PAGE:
The barrage of letters42 sent to petitioner, starting from a letter dated April 22,
1994 until his termination on May 19, 1994, was belatedly made and
apparently done in an effort to show that petitioner was accorded the notices
required by law in dismissing an employee. As observed by the LA in her
decision, prior to those letters, petitioner was already constructively dismissed.

Since the dismissal, although for a valid cause, was done without due process of
law, the employer should indemnify the employee with nominal damages. In
Agabon v. National Labor Relations Commission,43 we found that the dismissal
of the employees therein was for valid and just cause because their
abandonment of their work was firmly established. Nonetheless, the employer
therein was held liable, because it was proven that it did not comply with the
twin procedural requirements of notice and hearing for a legal dismissal.
However, in lieu of payment of backwages,

we ordered the employer to pay indemnity to the dismissed employees in the


form of nominal damages, thus:

The violation of the petitioners’ right to statutory due process by the private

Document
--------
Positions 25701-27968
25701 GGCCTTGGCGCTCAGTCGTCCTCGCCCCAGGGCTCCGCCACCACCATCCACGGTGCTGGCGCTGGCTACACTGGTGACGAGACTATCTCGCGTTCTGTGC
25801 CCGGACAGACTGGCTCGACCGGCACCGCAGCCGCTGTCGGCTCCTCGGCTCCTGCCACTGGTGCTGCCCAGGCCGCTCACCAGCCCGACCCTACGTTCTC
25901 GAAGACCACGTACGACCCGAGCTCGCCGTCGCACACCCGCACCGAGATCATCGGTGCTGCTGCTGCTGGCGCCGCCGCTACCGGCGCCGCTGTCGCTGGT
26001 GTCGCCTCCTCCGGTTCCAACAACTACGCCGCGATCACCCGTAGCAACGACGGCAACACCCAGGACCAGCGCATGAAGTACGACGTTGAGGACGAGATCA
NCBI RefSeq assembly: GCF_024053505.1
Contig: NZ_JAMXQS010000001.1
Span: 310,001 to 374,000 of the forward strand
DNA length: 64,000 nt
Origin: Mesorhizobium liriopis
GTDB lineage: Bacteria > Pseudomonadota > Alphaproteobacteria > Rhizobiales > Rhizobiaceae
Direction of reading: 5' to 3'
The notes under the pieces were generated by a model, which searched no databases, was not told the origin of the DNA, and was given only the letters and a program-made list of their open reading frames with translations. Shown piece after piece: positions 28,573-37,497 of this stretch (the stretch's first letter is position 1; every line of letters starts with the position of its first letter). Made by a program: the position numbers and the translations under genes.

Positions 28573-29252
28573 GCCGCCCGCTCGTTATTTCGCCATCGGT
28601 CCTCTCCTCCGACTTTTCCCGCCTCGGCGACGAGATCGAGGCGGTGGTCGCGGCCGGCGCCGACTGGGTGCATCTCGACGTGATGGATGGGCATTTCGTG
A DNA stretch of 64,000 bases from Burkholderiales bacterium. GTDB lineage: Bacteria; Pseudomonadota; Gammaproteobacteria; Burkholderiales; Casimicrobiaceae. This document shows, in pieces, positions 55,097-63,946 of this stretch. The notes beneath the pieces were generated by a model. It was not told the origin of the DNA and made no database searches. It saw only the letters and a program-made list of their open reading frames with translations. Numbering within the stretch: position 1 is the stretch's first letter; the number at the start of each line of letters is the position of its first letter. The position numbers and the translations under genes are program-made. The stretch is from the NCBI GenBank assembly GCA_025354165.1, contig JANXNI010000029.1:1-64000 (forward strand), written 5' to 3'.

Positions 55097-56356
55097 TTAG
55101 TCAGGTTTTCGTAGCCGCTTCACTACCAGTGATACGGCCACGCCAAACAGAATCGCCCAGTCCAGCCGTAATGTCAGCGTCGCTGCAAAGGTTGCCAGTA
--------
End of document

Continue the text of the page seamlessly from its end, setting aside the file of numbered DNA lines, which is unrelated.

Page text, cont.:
respondent warrants the payment of indemnity in the form of nominal
damages. The amount of such damages is addressed to the sound discretion of
the court, taking into account the relevant circumstances. x x x. We believe this

10
G.R. No. 177664 December 23, 2009 moved out of the petitioners’ compound and relocated to a nearby place. The
respondent claimed that the petitioners paid him a daily wage of ₱175.00, but
CRC AGRICULTURAL TRADING and ROLANDO B. CATINDIG, Petitioners, did not give him service incentive leave, holiday pay, rest day pay, and overtime
vs. pay. He also alleged that the petitioners did not send him a notice of
NATIONAL LABOR RELATIONS COMMISSION and ROBERTO OBIAS, termination.
Respondents.
In opposing the complaint, the petitioners claimed that the respondent was a
DECISION seasonal driver; his work was irregular and was not fixed. The petitioners paid
the respondent ₱175.00 daily, but under a "no work no pay" basis. The
petitioners also gave him a daily allowance of ₱140.00 to ₱200.00. In April
BRION, J.: 2003, the respondent worked only for 15 days for which he was paid the
agreed wages. The petitioners maintained that they did not anymore engage
Before this Court is the Petition for Review on Certiorari under Rule 45 of the the respondent’s services after April 2003, as they had already lost trust and
Rules of Court assailing the Decision1 of the Court of Appeals (CA) dated confidence in him after discovering that he had forged receipts for the vehicle